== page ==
Photos: Art Institute Receives Its Largest Gift Of Art In Museum's History
By Danette Chavez in Arts & Entertainment on Apr 22, 2015 7:00PM
You’ll soon find yourself spending even more time at The Art Institute of Chicago: the museum has just received its largest gift of art ever from two local philanthropists. The donated collection, which is valued at $400 million, will be made available to the public early next year. Above are some of the works from the collection.
The donors, Stefan Edlis and Gael Neeson, have built an impressive modern art collection of about 200 works, one that experts are calling “one of the most significant collections of its kind in the world.” As such, they’d been courted by other cultural institutions but were reluctant to have their works packed away in a warehouse once something new arrived. They decided to share it with the city since the AIC made them “an offer [they] couldn’t refuse,” which was to show their art for 50 years in the forthcoming Edlis/Neeson collection.
The Edlis/Neeson collection includes works by contemporary and Pop Art notables like Andy Warhol, Jasper Johns and Roy Lichtenstein. The nine Warhol silk-screens are considered the heart of the collection, which will also feature paintings by Gerhard Richter, photographs by Cindy Sherman and Richard Prince and sculpture by Jeff Koons and Cy Twombly. All 42 works will be displayed in the Modern Wing beginning January 2016.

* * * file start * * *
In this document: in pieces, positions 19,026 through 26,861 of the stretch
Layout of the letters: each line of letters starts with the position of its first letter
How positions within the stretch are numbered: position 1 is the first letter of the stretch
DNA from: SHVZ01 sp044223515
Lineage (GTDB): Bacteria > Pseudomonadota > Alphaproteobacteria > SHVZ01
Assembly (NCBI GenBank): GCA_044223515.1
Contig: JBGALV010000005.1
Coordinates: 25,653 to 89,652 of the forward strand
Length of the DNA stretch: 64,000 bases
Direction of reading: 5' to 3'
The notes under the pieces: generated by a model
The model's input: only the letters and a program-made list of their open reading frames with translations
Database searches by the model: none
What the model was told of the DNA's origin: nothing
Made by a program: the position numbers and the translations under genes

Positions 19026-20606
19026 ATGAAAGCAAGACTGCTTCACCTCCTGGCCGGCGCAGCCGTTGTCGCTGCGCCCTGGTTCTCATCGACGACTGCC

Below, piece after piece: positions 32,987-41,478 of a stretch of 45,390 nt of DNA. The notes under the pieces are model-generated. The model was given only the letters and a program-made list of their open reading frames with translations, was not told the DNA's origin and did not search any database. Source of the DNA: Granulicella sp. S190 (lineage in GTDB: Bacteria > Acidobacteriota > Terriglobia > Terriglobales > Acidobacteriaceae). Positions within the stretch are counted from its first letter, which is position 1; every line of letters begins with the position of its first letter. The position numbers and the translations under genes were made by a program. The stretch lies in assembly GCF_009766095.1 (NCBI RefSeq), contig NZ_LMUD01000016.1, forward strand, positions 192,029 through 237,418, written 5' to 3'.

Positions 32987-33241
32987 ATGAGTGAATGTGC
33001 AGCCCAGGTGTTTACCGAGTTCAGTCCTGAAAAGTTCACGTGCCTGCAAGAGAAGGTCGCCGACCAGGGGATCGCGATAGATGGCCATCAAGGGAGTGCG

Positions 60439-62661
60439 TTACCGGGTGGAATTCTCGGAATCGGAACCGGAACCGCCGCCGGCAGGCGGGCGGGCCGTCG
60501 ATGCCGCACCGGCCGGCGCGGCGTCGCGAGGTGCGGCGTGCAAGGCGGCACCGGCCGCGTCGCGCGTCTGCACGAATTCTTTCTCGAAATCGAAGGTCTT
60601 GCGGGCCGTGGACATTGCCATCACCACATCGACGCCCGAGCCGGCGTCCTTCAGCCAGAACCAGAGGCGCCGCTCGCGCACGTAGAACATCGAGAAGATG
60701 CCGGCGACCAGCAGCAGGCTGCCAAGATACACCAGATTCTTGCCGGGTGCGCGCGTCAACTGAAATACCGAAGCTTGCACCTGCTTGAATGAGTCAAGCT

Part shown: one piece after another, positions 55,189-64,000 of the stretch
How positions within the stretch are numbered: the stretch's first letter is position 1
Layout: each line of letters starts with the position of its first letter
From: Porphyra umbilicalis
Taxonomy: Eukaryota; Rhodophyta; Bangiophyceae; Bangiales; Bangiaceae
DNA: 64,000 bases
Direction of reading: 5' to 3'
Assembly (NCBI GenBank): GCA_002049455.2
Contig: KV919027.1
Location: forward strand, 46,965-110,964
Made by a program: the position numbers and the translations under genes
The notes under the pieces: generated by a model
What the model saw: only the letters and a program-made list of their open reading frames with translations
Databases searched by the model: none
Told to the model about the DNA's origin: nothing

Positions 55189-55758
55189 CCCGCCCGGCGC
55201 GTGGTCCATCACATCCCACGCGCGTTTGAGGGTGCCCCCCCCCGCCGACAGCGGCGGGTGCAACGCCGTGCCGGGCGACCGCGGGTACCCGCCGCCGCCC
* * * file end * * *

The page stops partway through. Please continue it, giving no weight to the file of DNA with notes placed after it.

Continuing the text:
The AIC formally accepted the donation last night, with curator of contemporary art James Rondeau noting that it will round out the museum’s classic pop art collections as well as those of the city, which he says have been “historically poor.” The Museum of Contemporary Art’s Madeleine Grynsztejn shared in the excitement over the new art, calling it a major local triumph.